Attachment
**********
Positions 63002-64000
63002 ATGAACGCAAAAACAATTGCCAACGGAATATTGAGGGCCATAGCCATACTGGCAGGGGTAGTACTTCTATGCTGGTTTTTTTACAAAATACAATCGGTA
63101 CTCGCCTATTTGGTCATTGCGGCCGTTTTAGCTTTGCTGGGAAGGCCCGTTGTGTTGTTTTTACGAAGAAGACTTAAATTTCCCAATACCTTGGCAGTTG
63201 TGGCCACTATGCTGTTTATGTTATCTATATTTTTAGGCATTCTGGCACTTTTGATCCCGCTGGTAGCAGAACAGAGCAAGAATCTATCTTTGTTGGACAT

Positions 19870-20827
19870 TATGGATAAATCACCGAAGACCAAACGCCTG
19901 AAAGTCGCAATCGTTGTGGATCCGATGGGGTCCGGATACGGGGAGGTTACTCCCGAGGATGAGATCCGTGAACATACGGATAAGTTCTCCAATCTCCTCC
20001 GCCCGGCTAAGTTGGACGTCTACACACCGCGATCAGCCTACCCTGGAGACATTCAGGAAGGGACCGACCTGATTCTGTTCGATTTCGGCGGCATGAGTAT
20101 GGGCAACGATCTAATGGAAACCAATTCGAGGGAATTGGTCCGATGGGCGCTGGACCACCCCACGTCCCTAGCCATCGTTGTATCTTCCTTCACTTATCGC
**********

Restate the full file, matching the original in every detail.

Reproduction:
Positions 63002-64000
63002 ATGAACGCAAAAACAATTGCCAACGGAATATTGAGGGCCATAGCCATACTGGCAGGGGTAGTACTTCTATGCTGGTTTTTTTACAAAATACAATCGGTA
63101 CTCGCCTATTTGGTCATTGCGGCCGTTTTAGCTTTGCTGGGAAGGCCCGTTGTGTTGTTTTTACGAAGAAGACTTAAATTTCCCAATACCTTGGCAGTTG
63201 TGGCCACTATGCTGTTTATGTTATCTATATTTTTAGGCATTCTGGCACTTTTGATCCCGCTGGTAGCAGAACAGAGCAAGAATCTATCTTTGTTGGACAT

Positions 19870-20827
19870 TATGGATAAATCACCGAAGACCAAACGCCTG
19901 AAAGTCGCAATCGTTGTGGATCCGATGGGGTCCGGATACGGGGAGGTTACTCCCGAGGATGAGATCCGTGAACATACGGATAAGTTCTCCAATCTCCTCC
20001 GCCCGGCTAAGTTGGACGTCTACACACCGCGATCAGCCTACCCTGGAGACATTCAGGAAGGGACCGACCTGATTCTGTTCGATTTCGGCGGCATGAGTAT
20101 GGGCAACGATCTAATGGAAACCAATTCGAGGGAATTGGTCCGATGGGCGCTGGACCACCCCACGTCCCTAGCCATCGTTGTATCTTCCTTCACTTATCGC